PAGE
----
I. The Big Picture
Unlike fiction or journalistic writing, the overall structure of academic writing is formal and logical. It must be cohensive and possess a logical flow of ideas, which means that the various parts are connected to form a unified whole. There should be links between sentences and paragraphs so the reader is able to follow your argument.
II. The Tone
Throughout your paper, it is important that you present the arguments of others fairly and with an appropriate tone. When presenting a position or argument that you disagree with, describe this argument accurately and without loaded or biased language. In academic writing, the author is expected to investigate the research problem from an authoritative point of view. You should, therefore, confidently state the strengths of your arguments using language that is neutral, not confrontational or dismissive.
III. The Language
Clear use of language is essential in academic writing. Well-structured paragraphs and clear topic sentences enable a reader to follow your line of thinking without difficulty. Your language should be concise, formal, and express precisely what you want it to mean. Avoid vague expressions that are not specific and precise enough for the reader to derive exact meaning ["they," "we," "people," "the organization," etc.] abbreviations like 'i.e.' ["in other words"], 'e.g.' ["for example"], and contractions, such as, "don't", "isn't", etc.
IV. Academic Conventions
Citing sources in the body of your paper and providing a list of references are very important aspects of academic writing. It is essential to always acknowledge the source of any ideas, research findings, or data that you have used in your paper. To do otherwise is considered plagerism.
V. Evidence-Based Arguments
Your assignments often ask you to express your own point of view on research problem you are discussing. However, what is valued in academic writing is that your opinions are based on a sound understanding of the pertinent body of knowledge and academic debates that are currently being debated in your discipline. You need to support your opinion with evidence from academic sources. It should be an objective position presented as a logical argument. The quality of your evidence will determine the strength of your argument. The challenge is to convince the reader of the validity of your opinion through a well-documented, coherent, and logically structured piece of writing.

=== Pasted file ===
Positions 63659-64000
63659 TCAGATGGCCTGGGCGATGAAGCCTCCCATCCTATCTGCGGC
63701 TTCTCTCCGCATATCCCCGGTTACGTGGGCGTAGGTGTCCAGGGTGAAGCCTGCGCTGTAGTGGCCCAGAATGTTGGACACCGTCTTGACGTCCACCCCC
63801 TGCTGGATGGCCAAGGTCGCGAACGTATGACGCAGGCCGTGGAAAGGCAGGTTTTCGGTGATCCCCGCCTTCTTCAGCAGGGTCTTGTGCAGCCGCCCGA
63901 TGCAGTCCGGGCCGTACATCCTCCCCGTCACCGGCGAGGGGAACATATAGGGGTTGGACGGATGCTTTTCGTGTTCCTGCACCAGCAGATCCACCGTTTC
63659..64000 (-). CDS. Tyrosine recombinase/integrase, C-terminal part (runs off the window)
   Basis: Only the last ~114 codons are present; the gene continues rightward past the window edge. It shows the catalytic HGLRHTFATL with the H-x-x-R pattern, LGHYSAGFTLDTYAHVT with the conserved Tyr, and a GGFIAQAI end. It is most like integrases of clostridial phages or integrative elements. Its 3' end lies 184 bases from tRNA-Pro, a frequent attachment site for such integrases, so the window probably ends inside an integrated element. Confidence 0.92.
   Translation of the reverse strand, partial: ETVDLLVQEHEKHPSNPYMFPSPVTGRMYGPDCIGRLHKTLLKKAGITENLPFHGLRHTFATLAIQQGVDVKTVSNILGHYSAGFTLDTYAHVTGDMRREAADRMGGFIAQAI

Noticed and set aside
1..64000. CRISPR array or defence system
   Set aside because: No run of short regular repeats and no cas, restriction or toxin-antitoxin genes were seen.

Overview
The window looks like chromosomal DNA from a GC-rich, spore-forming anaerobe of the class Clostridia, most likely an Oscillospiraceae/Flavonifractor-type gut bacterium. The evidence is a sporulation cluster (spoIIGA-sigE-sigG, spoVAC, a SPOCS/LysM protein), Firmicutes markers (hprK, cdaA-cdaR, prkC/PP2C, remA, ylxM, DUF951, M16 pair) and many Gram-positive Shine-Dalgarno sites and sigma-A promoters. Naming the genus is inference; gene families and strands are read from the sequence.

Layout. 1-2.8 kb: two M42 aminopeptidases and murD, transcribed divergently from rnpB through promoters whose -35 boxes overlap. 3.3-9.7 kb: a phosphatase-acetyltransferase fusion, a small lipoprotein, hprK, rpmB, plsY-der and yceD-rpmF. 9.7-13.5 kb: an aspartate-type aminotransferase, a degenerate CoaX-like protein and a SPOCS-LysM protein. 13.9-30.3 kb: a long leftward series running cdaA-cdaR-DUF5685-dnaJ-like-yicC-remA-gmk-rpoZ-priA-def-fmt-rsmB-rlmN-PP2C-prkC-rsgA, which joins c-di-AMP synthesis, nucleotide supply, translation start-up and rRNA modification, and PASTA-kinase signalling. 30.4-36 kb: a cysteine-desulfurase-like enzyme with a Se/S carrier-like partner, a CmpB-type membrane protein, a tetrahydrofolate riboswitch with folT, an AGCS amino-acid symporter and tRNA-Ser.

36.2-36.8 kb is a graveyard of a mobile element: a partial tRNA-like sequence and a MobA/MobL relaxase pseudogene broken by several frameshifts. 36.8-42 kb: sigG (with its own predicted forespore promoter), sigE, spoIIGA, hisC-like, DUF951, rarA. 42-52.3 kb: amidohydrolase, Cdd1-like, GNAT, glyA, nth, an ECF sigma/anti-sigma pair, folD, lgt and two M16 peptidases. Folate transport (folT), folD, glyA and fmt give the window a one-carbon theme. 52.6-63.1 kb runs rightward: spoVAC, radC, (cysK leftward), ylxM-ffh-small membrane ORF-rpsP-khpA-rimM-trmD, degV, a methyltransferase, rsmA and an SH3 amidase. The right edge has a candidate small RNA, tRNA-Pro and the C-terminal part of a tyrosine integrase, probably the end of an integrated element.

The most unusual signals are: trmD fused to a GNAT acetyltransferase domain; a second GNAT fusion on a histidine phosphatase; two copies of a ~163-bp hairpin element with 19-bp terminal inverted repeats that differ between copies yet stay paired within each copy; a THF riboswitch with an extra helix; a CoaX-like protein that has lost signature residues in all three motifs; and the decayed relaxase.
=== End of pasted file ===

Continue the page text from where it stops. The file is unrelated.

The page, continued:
VI. Thesis-Driven Analysis
The writing is thesis-driven, meaning that the starting point is a particular perspective, idea, or thesis on the chosen research problem, such as, establishing, proving, or disproving solutions to the questions posed for the topic. In contrast, simply describing a topic without the research questions does not qualify as academic writing.
VII. Complexity and Higher-Order Thinking
One of the main functions of academic writing is to describe complex ideas as clearly as possible. Often called higher-order thinking skills, these include cognitive processes that are used to comprehend, solve problems, and express concepts or that describe abstract ideas that cannot be easily acted out, pointed to, or shown with images.
Academic Writing. Writing Center. Colorado Technical College.